An ideal is a principle or value that one actively pursues as a goal, usually in the context of ethics, and one's prioritization of ideals can serve to indicate the extent of one's dedication to each. For example, someone who espouses the ideal of honesty, but is willing to lie to protect a friend, demonstrates not only devotion to friendship, but also belief in its supersedence of honesty in importance.
In applied ethics
In some theories of applied ethics, such as that of Rushworth Kidder, there is importance given to such orders as a way to resolve disputes. In law, for instance, a judge is sometimes called on to resolve the balance between the ideal of truth, which would advise hearing out all evidence, and the ideal of fairness.
In politics ideals play a pivotal role. During the French Revolution, the principles of "Liberty, Equality, Brotherhood" were raised to the status of ideals. The Ten Key Values of the US Green Party are likewise raised to such status today. In fact, most political movements have a certain set of ideals. However, in many cases, one can easily find instances where ideals were "not lived up to" - some of which are cases where one simply proved to outweigh another for some specific decision, or where all were compromised simply to retain the power to continue to pursue them.
Idols and heroes
A different form of ideal is an idol or hero, who is held up as a moral example. Since this is an actual person or fictional character, it is too complex and multi-faceted to be considered an ideal in the abstract sense. However, when they are encountered in the form of a story, with only a few traits on display, they are a simplified archetype from which one can very easily derive stereotypes or mimicry. In Islam, for instance, the life of Muhammad is held up as "ideal", but must be interpreted for believers through the tale of his life, or sira, and his many sayings, the hadith.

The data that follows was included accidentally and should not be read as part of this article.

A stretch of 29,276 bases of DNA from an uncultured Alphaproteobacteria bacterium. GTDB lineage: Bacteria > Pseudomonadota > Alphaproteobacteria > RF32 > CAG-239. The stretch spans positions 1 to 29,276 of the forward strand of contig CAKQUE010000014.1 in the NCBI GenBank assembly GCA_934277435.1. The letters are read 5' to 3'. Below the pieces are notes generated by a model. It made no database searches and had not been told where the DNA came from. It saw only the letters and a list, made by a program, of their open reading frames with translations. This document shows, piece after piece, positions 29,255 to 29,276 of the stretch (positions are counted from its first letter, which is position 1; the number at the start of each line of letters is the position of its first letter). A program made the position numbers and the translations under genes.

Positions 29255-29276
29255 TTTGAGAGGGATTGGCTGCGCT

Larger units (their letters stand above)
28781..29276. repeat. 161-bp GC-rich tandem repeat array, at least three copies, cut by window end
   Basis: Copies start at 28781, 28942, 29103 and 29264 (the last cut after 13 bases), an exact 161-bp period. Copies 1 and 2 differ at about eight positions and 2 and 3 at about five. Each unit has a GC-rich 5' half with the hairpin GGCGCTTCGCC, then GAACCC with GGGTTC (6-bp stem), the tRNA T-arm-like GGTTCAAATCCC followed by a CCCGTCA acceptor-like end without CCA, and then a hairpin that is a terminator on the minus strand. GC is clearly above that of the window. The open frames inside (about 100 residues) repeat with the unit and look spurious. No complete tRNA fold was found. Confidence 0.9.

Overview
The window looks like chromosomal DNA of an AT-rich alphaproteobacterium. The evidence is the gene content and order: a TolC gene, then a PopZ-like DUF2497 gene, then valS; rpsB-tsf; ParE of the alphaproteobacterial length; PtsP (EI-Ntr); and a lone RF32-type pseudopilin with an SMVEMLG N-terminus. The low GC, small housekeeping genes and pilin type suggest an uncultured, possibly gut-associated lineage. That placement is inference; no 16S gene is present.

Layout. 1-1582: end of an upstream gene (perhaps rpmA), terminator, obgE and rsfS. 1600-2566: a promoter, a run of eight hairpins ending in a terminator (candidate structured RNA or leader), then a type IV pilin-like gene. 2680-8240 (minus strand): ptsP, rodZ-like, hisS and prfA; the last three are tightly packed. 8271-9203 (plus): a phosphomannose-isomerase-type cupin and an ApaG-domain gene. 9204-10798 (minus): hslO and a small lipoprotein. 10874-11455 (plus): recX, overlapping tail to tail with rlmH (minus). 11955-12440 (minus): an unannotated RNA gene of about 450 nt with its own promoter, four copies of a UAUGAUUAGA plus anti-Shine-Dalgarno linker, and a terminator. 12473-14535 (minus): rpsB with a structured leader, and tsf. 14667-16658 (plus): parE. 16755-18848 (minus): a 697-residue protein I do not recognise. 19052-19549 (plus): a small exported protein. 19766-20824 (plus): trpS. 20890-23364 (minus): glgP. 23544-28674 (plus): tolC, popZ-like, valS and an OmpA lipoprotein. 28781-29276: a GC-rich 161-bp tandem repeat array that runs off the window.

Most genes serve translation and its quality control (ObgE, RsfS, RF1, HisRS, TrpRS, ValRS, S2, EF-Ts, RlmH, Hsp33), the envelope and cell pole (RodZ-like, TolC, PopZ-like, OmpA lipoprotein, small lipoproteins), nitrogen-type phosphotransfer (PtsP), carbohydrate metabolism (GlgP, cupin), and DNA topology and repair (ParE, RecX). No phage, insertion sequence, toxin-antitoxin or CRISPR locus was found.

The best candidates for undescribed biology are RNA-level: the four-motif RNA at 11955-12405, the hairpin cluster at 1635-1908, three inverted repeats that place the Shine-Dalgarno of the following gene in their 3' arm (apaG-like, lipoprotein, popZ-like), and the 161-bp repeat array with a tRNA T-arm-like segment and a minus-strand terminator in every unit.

Ideal and virtue
Given the complexity of putting ideals into practice, and resolving conflicts between them, it is not uncommon to see them reduced to dogma. One way to avoid this, according to Bernard Crick, is to have ideals that themselves are descriptive of a process, rather than an outcome. His political virtues try to raise the practical habits useful in resolving disputes into ideals of their own. A virtue, in general, is an ideal that one can make a habit.
In formal axiology, Robert S. Hartman contended that being ideal means that something is the best member of the set of all things of that class. For example, the ideal student is the best member of the set of all students in exactly the same way that the ideal circle is the best circle that can be imagined of the class of all circles. Since we can define the properties that the ideal member of a class should have, the value of any actual object can be empirically determined by comparing it to the ideal. The closer an object's actual properties match up to the properties of the ideal, the better the object is. For example, a bumpy circle drawn in the sand is not as "good" as a very smooth one drawn with a compass. In the world in general, each particular object ought to become more like its ideal. In ethics, by analogy, each person should attempt to become more of an ideal person, and a person's morality can actually be measured by examining how close they live up to their ideal self.
- Rescher, Nicholas (1987). Ethical Idealism: An Inquiry into the Nature and Function of Ideals. Berkeley and Los Angeles, California: University of California Press. ISBN 0520078888.
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